Sheppard and Trujillo aren’t new-comers to the field of trans-Neptunian objects, having already established their names by taking part in past major discoveries like that of Eris, Sedna and 2012 VP113, among others. The latter two in particular exhibit orbits which bring their closest point to the Sun far beyond the orbit of Neptune, prompting many astronomers to hail them as possible members of the long-sought-for Oort Cloud. More credence to this hypothesis could be given by establishing the exact orbit of V774104 as well, something that Sheppard’s team expects to achieve within the next year.

If it is established that V774104 has a perihelion close to the orbit of Neptune, that would most likely make it an obscure member of the Kuiper Belt, but if its orbit is found to be similar to that of Sedna and 2012 VP113, that would mean that it’s unrelated to the Kuiper Belt and is instead the third member of the family of ‘Sednoids’ to be detected after Sedna and 2012 VP113, which are regarded as belonging to the inner Oort Cloud.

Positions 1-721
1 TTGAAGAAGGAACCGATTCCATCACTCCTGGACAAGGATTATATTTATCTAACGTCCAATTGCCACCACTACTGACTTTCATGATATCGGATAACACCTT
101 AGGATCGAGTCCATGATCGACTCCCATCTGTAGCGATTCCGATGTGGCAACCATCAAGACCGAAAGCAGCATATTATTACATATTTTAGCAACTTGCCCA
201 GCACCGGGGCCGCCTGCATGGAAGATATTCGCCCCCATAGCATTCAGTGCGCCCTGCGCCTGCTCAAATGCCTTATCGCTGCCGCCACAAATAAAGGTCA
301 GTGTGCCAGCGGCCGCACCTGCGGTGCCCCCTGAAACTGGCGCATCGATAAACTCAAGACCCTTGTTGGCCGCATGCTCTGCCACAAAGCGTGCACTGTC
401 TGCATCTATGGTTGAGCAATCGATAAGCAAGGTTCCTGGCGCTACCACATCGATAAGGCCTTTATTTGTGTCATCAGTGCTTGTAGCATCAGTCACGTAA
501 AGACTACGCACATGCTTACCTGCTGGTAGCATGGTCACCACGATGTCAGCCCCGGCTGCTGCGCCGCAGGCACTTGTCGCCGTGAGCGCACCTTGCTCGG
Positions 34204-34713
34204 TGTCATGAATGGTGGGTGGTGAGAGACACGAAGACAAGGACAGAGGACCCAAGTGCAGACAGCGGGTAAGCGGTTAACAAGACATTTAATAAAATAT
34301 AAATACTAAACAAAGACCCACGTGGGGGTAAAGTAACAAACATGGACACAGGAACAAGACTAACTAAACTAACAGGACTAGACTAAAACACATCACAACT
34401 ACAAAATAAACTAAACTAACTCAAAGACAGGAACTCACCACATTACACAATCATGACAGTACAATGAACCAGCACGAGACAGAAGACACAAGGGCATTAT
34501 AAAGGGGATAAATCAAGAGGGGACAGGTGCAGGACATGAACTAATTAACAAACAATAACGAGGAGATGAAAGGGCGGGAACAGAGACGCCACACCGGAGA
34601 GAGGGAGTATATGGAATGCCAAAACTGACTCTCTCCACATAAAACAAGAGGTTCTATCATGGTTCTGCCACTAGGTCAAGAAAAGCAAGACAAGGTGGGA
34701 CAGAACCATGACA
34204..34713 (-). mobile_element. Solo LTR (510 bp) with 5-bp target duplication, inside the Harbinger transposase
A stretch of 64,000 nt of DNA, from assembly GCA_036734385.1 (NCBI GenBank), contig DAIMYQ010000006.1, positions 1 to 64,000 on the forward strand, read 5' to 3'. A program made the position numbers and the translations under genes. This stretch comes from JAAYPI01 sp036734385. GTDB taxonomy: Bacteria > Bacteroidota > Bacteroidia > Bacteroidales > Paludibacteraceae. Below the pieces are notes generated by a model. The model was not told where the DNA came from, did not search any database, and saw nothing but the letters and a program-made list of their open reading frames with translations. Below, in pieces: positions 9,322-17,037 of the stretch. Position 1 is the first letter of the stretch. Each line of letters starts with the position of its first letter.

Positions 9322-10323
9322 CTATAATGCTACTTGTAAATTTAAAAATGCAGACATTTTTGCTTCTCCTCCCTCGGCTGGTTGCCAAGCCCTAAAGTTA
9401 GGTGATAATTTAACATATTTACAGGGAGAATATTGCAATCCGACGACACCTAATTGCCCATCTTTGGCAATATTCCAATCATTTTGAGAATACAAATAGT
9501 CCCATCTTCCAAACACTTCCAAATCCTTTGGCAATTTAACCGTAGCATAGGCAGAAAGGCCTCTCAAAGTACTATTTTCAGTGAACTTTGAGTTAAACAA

Whatever the case, the Sednoids present a major challenge for astronomers, for their widely eccentric orbits don’t really fit with the predictions of established theoretical models regarding the dynamical evolution of the Solar System – they lie too far from Neptune to have been gravitationally influenced by it and are too close to the Sun to have been perturbed by the close passage of nearby stars.

Located far beyond the Kuiper Belt, astronomers theorise that lies the Oort Cloud, a spherical cloud of trillions of comets that envelopes the Sun out to a distance of 50,000 AU away or even further. Image Credit: NASA